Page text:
- Any order carrying a gross margin ending in a five or a zero. My experience is the “magic numbers” discussed previously generally follow this pattern. Think, why 15 percent instead of 16.7 percent? Why 20 percent over 23? You get the picture.
If you want to get advanced in your review of pricing abnormalities, a good point might be to assign minimum gross margin percentages by product line. Here’s an example. One of my clients took on a new product line from just outside the norm of his current product offering. The technology was new and required a great deal of support. Further, the margins typically generated by this line were about 50 percent higher than the tradition products sold by the distributor; running about 45 percent in a 25 percent industry.
When Barry in inside sales got a request for quote on the new product, he priced it using his magic number of 25 percent. In a quick flick of his typing fingers, he gave away nearly half of the potential gross margin.
Why not set a minimum gross margin per product line or technology offering?
Segment your supply partners
The concept of segmenting customers has been with us for years, but why not segment suppliers? The issue with Barry is a good reason. Further, there are other issues that must be taken into consideration.
If you enjoy an exclusive on any line, there may be excellent opportunities for pushing gross margin forward. If any of these product lines requires spare parts, why would you consider selling them for anything besides list? A review of your customer list may uncover customers who only purchase this product line from you. Looking at the situation objectively, they probably only buy this product from you because they have no choice. Why would you offer special prices?
Another area to explore and manage in the “exclusive line” offering comes via sales to competitive distributors or resellers. Strangely, many distributor managers leave the price level of these sales to their customer service group. Again, I ask you why discount?
Digging further into supply partner segmentation, are there products you carry as a courtesy to your customer? Here’s how these show up. A customer asks you to carry a line on their behalf. In most cases, they did this to drive down their administrative costs. Most times the product line is not big enough to garner much gross margin. Yet, you invest manpower, inventory space and shipping costs to make things convenient for the customer. I believe these lines deserve much greater gross margin for the distributor (perhaps as much as 8-10 full points more) than commonly handled product groups.
Product groups with high incoming freight costs deserve higher gross margin. So, too, do those which are not particularly distributor friendly or require massive sales time to handle orders, shipments and tracking.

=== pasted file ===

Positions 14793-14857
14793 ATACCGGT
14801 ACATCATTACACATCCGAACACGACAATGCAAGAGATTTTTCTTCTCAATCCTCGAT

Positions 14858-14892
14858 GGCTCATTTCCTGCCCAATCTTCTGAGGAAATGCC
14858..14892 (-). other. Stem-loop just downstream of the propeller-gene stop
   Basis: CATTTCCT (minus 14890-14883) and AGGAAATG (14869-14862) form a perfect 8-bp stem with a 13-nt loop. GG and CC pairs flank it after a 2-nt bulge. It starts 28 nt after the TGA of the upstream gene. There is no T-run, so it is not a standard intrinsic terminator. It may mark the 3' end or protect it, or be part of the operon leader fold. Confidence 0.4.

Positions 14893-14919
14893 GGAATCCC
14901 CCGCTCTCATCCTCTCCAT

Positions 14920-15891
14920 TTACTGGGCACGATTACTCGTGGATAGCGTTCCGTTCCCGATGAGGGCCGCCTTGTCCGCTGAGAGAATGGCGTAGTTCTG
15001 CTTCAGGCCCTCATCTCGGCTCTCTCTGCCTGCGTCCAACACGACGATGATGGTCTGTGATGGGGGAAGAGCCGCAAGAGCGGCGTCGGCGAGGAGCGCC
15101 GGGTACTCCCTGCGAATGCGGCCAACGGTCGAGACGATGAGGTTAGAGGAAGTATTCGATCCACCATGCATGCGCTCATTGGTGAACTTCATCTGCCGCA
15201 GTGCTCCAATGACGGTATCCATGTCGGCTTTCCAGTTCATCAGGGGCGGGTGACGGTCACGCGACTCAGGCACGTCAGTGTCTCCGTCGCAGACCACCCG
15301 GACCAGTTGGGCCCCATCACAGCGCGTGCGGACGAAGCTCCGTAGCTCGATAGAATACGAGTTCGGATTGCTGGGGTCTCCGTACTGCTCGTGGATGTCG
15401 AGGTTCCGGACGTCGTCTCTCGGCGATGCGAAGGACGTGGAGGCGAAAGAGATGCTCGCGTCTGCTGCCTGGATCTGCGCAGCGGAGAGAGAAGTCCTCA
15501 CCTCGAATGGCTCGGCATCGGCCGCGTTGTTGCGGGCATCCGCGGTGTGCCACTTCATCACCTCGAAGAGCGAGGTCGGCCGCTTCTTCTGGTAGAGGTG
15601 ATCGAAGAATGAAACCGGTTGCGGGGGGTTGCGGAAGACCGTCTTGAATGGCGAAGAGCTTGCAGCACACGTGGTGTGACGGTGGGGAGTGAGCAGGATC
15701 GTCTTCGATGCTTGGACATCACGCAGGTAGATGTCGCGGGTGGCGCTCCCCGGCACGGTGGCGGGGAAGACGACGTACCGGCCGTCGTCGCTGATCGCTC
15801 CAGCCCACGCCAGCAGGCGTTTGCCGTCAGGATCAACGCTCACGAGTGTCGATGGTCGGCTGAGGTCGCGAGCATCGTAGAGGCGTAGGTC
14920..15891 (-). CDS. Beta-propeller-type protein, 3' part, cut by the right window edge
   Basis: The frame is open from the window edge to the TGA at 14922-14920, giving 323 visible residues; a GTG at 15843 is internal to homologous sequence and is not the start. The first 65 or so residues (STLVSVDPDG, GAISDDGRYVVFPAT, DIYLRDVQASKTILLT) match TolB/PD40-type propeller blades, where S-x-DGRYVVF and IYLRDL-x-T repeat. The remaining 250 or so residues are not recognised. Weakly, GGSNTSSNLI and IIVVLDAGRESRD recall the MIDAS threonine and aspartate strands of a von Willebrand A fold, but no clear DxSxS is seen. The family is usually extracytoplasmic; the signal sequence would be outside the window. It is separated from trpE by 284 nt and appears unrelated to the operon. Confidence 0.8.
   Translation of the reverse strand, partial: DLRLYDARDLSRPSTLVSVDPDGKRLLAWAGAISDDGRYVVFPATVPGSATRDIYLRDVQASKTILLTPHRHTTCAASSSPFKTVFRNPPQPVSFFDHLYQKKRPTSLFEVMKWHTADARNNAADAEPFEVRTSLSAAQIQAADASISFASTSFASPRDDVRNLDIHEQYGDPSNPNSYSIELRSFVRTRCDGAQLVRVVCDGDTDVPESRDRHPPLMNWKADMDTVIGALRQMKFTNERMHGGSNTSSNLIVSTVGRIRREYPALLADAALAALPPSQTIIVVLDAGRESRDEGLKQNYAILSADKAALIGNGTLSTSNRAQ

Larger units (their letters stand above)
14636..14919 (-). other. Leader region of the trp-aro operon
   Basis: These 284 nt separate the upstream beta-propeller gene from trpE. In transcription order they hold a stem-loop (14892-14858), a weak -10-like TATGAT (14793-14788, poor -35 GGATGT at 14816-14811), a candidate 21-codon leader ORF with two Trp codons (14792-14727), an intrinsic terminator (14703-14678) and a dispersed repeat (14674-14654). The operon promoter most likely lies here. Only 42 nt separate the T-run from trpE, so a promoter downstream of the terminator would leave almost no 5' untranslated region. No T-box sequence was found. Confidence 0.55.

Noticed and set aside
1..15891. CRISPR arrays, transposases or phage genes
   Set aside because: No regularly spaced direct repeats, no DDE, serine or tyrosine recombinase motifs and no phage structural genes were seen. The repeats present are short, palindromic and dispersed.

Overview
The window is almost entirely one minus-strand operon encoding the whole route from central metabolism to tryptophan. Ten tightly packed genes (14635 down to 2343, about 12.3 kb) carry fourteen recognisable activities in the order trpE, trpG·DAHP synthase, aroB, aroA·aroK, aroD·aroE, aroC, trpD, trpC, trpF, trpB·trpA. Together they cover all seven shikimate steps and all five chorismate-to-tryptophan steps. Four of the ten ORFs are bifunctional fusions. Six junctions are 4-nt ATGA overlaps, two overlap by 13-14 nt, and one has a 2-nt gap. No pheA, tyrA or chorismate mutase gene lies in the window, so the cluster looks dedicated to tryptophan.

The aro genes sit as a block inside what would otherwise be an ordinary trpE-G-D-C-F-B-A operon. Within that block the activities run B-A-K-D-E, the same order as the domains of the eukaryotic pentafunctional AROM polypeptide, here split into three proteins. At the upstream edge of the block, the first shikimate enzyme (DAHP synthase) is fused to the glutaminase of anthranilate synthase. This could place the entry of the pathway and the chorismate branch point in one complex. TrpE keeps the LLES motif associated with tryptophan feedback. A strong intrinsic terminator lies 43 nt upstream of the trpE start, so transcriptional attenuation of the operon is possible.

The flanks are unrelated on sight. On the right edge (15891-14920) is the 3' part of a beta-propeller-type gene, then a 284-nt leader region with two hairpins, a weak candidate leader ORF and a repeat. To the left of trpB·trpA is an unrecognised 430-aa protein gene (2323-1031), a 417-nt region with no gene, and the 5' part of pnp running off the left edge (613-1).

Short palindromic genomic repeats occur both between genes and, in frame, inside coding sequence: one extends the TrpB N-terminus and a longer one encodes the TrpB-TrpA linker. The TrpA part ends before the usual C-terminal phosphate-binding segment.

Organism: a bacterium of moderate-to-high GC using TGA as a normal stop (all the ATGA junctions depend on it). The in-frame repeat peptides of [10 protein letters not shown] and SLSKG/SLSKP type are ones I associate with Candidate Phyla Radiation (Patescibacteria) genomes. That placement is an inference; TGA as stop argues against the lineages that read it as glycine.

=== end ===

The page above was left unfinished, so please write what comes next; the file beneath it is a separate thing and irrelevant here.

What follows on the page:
Review customer segmentations for errors
If you have a “pricing matrix” in your computer system and it has been a while since the information was scrubbed, I “betcha dollars to donuts” you have segmentation errors. I have not found a distributor yet that did not suffer from segmentation slide. Over the years, customers slowly migrate to the best pricing class. We’ve discovered two guys with a service truck listed in the “large contractor” class, companies with 18 employees listed as “large users,” and a rash of other errors.
A distributor managing their gross margin should investigate and fine tune their matrix at least once a year. Failure to do so will ultimately find customers sliding into lower gross margin categories.
If you have the ERP system capabilities, customer segmentation should be based on individual product types. Here’s an example: An OEM purchasing hundreds of thousands of dollars’ worth of automation products is an end-user when it comes to purchasing ladders, lightbulbs and other equipment used to maintain their facility.
Taking margin management to the bank
Gross margin improvements impact distribution like no other business. A couple of points in margin improvement typically increases the distributor’s bottom line profits before interest and taxes (EBITA) by 50 percent. And, since distributors are typically valued based on a multiple of earnings, that 50 percent increase to the bottom line increases the shareholder equity by a gigantic amount. Let me toss out an example. A distributor with $20 million in sales might produce an EBITA of 4 percent, or $800,000. If the distributor was valued at eight times earnings (number for illustrative purposes but realistic), this places the company’s value at $6.4 million. Increasing gross margin by two points raises the EBITA to 6 percent or $1.2 million. The new value of the same company with $20 million in sales would now be worth $9.6 million. Many times companies with higher EBITAs are valued at a higher multiple of earnings, further illustrating the need to make margin management a priority.
With payback like this, we can only ask the question, is this really possible or just a theoretical tale spun by a consultant? I know it is both practical and possible to do. It requires some special tools (which I don’t sell, so I have no reason to lie), and some processes which best come from pricing experts like David Bauders and his Strategic Pricing Associates. But, I have witnessed the results at dozens of distributors. The results are game changers.
Contact Frank Hurtte of River Heights Consulting via email at email@example.com or via phone at (563) 514-1104.
This article originally appeared in the Sept./Oct. 2015 issue of Industrial Supply magazine. Copyright 2015, Direct Business Media.